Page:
Re "America's broadband blues," July 23
Harold Feld fails to deliver much analytic value. Instead of attacking my New York Times opinion piece as Pollyanna advocacy because he doesn't approve of the facts, Feld should digest the impact that changing circumstances have on Internet policy.
Independent research finds that broadband is now available to more than 99% of U.S. homes, and the speed of U.S. broadband networks is improving rapidly: While they were 22nd worldwide in 2009, they're now 8th and rising. These facts have important policy implications.
With coverage and speed well in hand, America's policymakers are free to turn their attention to present-day issues. At the top of the list is transforming obsolete telephone subsidy programs into
21st century broadband and mobile stimulus engines that will encourage more widespread adoption of the Internet. Many Americans choose not to subscribe to broadband not because it costs too much but because they fail to see its relevance or lack the skills to use it.
As circumstances change in the rapidly moving technology sector, critics who harp on yesterday's problems retard needed progress.
The writer is a senior research fellow at the Information Technology and Innovation Foundation.
Feld misses some key points.
The U.S. is one of two countries in the world that has three fully deployed broadband technologies (telephone, cable and LTE wireless). About 90% of Americans can choose from among a telephone, cable or multiple wireless providers.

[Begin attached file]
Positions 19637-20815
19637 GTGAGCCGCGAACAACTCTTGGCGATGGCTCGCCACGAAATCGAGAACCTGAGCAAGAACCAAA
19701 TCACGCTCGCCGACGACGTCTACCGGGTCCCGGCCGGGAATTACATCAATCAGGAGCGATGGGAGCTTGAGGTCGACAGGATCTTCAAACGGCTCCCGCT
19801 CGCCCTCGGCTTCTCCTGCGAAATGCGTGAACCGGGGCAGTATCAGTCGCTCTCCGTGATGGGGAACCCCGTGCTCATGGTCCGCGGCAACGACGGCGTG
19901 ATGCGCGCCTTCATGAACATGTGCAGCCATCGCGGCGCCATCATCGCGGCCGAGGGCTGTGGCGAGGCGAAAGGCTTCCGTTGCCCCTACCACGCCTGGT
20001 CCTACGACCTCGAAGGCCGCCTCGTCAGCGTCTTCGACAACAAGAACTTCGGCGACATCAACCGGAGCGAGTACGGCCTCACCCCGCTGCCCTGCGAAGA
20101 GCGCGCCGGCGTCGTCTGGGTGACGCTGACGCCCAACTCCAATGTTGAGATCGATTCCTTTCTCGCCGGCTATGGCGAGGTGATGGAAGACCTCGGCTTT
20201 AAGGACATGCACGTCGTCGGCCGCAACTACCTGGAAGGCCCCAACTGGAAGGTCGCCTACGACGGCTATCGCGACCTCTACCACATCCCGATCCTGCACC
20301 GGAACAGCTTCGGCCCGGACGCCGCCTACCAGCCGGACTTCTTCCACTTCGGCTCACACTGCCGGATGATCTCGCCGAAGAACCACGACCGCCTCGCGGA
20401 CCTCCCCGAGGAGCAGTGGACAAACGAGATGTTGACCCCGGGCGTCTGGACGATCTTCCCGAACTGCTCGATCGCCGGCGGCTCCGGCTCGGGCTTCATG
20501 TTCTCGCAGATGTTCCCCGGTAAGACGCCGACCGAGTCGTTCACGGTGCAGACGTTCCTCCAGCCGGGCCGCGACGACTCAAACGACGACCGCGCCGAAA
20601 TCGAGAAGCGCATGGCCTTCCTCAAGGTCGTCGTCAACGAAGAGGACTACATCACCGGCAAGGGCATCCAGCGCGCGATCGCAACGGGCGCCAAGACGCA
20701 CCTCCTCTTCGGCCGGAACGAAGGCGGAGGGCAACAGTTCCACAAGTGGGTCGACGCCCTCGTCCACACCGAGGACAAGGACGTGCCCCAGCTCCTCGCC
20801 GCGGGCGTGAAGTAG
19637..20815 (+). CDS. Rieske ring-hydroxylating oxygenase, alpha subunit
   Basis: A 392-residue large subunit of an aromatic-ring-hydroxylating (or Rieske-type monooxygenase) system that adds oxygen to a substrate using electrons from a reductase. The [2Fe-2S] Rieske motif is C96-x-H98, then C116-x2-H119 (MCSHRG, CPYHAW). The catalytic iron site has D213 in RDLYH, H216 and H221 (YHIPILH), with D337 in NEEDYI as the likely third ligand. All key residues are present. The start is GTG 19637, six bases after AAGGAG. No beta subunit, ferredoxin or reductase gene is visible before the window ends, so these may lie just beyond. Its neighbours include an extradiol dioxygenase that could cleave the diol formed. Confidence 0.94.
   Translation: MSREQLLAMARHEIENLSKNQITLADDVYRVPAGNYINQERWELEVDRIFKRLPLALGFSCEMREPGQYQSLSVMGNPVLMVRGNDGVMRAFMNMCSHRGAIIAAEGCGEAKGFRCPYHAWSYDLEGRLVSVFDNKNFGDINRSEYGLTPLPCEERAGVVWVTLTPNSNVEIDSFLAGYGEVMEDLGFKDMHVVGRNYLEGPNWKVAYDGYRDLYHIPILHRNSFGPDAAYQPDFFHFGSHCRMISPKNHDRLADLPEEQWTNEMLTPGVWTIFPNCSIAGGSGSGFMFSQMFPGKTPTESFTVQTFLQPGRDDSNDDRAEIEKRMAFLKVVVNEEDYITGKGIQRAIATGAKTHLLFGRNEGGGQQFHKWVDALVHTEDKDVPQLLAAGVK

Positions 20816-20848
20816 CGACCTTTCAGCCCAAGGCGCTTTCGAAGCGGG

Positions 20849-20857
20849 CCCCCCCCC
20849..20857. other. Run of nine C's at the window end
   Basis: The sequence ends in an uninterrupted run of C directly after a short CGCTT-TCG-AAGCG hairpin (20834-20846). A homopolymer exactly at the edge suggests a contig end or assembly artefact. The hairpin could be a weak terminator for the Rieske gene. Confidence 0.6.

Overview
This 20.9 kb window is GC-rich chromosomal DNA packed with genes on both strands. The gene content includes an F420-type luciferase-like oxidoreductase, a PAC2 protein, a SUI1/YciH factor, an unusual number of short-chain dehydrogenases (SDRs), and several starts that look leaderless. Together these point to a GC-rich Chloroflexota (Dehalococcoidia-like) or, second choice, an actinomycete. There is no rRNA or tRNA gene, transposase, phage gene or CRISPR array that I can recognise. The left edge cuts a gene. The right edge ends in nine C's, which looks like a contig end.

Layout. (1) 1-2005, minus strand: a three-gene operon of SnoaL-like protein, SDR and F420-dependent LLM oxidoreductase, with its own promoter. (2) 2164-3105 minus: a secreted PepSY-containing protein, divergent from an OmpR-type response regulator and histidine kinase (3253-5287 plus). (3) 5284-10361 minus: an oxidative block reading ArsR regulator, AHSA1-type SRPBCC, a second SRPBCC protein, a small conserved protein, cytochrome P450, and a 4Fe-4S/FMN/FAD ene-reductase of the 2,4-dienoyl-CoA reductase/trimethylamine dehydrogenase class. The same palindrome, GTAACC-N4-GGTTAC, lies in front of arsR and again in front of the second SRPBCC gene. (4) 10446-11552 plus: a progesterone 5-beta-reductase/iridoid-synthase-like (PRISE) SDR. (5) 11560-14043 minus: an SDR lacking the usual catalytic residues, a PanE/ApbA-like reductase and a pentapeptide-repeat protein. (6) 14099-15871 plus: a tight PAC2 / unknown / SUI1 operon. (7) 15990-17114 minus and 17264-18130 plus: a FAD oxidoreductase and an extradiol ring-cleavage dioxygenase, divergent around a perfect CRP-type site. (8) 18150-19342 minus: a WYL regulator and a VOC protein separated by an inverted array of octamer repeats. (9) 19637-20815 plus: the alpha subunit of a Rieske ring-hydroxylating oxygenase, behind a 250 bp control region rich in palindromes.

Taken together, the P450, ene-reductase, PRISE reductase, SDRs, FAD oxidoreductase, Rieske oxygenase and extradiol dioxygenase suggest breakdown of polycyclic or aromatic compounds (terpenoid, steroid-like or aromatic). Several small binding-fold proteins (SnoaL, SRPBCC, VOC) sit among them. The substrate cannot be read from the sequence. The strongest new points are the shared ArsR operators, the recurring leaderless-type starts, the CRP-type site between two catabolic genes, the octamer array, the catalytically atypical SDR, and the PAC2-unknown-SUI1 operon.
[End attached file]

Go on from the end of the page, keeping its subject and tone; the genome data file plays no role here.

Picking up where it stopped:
U.S. networks are world leaders. Nearly 50% of Americans (a five-fold increase in just two years) can get service of 100 megabits per second (Mbps), and that number will soon shoot up to 85%. Comcast's fastest tier is 19 times faster today than it was in 2007, while Verizon just announced a 500 Mbps tier. By year's end, America will boast three nationwide LTE competitors.
Feld is right that the 19 million mostly rural Americans who cannot subscribe to a wired broadband service deserve to be connected. That is why the federal government has programs — modeled on the rural electrification effort — to support new high-speed networks in those unserved areas.
Contrary to Feld's Chicken Little prognostications, there is much to celebrate.
Everett M. Ehrlich
The writer was an undersecretary of Commerce in the Clinton administration.
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